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review // printworks vanishing transfer paper

PrintWorks Vanishing Transfer Paper

As someone who embroiders a lot (like, a lot a lot), I'm always looking for new options for transferring embroidery patterns onto fabric and other materials. So when PrintWorks contacted me about their Vanishing Transfer Paper, I was happy to test it and share my thoughts. Especially when I learned that it's an iron transfer process.

For years I've looked into what it would take to have fancy iron-on patterns to sell with my designs, and it's always been a bigger project and a different direction than I wanted to take for my business. But being able to print my own at home? That sounded like something I wanted to try!

For full disclosure, PrintWorks sent me this pack of transfer paper in exchange for my review of the product. I'm going to show you what the process is like and what I like and don't about how this works...I promise these are all my own views!

Oh, and I'm using my Spoopy Time embroidery pattern, which you can find in my Etsy shop!

Trying PrintWorks Vanishing Transfer Paper

If you've ever used transfer patterns (like the ones from Sublime Stitching), or even a transfer pen, you know that you start with patterns that are reversed so they transfer correctly. You can print your reversed pattern directly on this Vanishing Transfer Pattern, but to save material I printed on regular paper then taped just the transfer paper I needed over the design. (See that whole process here.)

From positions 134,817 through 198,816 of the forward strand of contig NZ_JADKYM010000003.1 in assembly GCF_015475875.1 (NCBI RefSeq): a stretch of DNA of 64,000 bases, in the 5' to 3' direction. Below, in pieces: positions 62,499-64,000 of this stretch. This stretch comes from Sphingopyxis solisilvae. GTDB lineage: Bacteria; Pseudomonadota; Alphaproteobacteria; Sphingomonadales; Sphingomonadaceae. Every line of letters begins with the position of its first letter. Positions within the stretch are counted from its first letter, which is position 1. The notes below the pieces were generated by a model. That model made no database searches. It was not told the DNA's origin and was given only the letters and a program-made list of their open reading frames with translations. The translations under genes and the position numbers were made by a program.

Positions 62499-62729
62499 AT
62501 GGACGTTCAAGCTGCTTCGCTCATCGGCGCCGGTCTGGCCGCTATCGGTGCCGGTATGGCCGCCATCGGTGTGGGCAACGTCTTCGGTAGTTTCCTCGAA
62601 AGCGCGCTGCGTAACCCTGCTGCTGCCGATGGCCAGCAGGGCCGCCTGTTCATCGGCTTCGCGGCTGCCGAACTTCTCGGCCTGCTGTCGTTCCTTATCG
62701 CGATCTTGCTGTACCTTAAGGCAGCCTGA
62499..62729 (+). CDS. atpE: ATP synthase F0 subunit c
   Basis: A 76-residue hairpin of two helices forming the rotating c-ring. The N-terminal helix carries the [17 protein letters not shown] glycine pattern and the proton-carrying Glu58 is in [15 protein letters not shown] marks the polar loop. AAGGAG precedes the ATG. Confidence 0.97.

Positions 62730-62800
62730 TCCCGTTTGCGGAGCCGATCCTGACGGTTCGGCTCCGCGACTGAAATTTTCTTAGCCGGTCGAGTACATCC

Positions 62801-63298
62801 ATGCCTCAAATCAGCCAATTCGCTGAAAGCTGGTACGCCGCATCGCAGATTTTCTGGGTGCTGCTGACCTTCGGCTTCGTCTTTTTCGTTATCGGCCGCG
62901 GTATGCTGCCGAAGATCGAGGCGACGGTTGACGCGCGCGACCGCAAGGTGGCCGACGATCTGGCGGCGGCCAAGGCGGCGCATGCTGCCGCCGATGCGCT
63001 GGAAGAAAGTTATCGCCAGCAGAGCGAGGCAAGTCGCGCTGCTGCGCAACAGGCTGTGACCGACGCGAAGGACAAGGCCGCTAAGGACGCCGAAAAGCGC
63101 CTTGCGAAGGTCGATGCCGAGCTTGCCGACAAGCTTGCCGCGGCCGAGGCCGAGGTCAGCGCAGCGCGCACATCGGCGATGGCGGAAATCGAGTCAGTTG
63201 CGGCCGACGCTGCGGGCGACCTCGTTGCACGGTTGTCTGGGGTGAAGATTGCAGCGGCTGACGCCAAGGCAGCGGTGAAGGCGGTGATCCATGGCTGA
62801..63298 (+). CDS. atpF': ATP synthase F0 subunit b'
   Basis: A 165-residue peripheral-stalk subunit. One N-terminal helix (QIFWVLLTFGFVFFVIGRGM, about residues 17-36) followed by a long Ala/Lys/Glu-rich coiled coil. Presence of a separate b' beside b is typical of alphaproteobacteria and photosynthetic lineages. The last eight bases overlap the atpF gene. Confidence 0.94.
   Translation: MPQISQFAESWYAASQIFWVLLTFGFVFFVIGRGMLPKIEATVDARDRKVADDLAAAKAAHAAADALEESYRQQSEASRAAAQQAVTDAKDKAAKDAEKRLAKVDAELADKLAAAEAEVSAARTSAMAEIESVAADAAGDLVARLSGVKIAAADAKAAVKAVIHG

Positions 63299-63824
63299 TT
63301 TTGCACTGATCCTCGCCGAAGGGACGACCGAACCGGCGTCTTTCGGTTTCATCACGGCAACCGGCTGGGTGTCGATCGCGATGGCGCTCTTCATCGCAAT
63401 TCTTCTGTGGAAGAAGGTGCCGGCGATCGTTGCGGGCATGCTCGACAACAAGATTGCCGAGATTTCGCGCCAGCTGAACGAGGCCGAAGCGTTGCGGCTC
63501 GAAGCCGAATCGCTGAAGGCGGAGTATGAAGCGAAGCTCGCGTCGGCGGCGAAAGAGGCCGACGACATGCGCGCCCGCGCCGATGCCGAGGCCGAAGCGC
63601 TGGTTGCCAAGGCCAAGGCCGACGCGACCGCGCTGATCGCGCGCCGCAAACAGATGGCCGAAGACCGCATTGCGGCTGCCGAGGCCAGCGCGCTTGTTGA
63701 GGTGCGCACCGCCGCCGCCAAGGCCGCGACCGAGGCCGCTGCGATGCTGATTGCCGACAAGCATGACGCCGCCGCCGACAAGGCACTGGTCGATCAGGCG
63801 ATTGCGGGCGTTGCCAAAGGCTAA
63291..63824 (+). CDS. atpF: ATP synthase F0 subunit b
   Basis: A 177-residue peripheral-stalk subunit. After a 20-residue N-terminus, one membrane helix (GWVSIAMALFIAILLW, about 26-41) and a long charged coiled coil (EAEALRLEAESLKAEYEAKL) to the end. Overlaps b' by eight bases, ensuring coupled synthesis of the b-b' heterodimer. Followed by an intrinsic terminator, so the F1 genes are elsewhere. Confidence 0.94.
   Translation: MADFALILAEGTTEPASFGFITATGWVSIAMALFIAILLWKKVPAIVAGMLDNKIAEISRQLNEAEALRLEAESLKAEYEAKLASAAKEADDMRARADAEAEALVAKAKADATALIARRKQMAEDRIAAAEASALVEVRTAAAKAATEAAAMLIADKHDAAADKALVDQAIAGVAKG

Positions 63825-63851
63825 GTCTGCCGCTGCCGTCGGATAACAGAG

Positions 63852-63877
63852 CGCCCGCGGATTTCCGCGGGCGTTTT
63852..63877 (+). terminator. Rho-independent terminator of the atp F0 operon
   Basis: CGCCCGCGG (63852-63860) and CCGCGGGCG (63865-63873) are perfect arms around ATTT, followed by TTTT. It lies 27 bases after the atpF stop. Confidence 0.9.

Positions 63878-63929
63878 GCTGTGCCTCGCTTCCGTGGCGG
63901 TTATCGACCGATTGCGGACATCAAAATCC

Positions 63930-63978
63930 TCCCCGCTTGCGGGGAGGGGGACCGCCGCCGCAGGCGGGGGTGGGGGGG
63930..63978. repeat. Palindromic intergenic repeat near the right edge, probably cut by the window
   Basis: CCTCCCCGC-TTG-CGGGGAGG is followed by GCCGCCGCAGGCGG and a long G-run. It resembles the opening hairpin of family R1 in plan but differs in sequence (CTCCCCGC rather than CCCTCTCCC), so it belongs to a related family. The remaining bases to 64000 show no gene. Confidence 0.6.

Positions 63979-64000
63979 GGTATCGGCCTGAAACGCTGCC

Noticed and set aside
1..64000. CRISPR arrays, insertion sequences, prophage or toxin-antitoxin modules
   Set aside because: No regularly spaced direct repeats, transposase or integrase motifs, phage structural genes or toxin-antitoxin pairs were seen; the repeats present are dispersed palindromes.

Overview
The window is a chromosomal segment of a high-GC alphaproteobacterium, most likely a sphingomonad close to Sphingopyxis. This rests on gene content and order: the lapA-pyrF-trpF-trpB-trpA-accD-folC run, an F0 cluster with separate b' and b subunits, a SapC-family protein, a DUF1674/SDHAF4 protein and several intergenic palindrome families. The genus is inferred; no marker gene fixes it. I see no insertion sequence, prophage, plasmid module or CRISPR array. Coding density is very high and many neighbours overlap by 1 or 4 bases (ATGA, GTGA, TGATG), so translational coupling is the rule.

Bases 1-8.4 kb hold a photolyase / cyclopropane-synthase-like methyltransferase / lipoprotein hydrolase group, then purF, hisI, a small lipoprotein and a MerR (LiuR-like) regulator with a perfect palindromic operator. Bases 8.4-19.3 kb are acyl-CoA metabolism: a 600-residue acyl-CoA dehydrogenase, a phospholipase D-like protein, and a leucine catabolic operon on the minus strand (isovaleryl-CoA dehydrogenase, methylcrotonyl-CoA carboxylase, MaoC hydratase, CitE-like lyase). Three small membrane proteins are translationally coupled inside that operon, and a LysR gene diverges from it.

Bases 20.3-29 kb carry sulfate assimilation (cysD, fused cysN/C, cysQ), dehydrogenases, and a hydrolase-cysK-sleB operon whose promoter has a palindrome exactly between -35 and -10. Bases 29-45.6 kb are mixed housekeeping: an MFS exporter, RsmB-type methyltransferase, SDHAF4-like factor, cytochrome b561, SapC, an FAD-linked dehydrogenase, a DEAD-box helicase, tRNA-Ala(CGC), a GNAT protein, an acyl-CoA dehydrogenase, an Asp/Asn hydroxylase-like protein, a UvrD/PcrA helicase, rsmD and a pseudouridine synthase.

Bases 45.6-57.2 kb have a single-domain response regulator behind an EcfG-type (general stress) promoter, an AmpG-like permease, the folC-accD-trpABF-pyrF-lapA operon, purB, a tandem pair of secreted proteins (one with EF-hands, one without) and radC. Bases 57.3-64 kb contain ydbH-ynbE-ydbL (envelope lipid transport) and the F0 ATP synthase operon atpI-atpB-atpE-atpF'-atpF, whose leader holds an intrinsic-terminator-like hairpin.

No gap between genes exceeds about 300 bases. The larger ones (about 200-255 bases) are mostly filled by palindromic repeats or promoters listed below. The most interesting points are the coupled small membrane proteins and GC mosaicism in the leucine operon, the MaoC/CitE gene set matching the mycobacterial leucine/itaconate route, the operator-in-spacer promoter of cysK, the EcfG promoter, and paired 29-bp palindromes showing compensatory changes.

One thing that's important to know going into using these is that you need to let the pattern dry after it goes through your inkjet printer (oh, and that you CAN'T use a laser printer). It needs about 30 minutes before you try to transfer anything.

Trying PrintWorks Vanishing Transfer Paper

What you don't see on the page right away is that this transfers by way of a film of sorts. When I peeled away the tape I used when printing you can see that a little here. The "film" stuck to the tape and left this torn section.

This won't interfere with how the transfer works AT ALL, but it's something interesting to see and note!

Trying PrintWorks Vanishing Transfer Paper

Next, you trim your transfer. They recommend cutting about 1/8 of an inch from the printed pattern. This would be tricky for some areas of a pattern like mine because you really want to keep the sections together. I definitely didn't trim quites as close as I could have, but it didn't affect the outcome.

Trying PrintWorks Vanishing Transfer Paper

Now it's transfer time! Place the pattern face down on your fabric and press it. A lot. Hard. They give specific instructions for this, but you need to give it lots of even pressure.

Trying PrintWorks Vanishing Transfer Paper

When you peel away the paper, you should see a beautiful transfer like this! I've done a few transfers now, and they all came out great.

Trying PrintWorks Vanishing Transfer Paper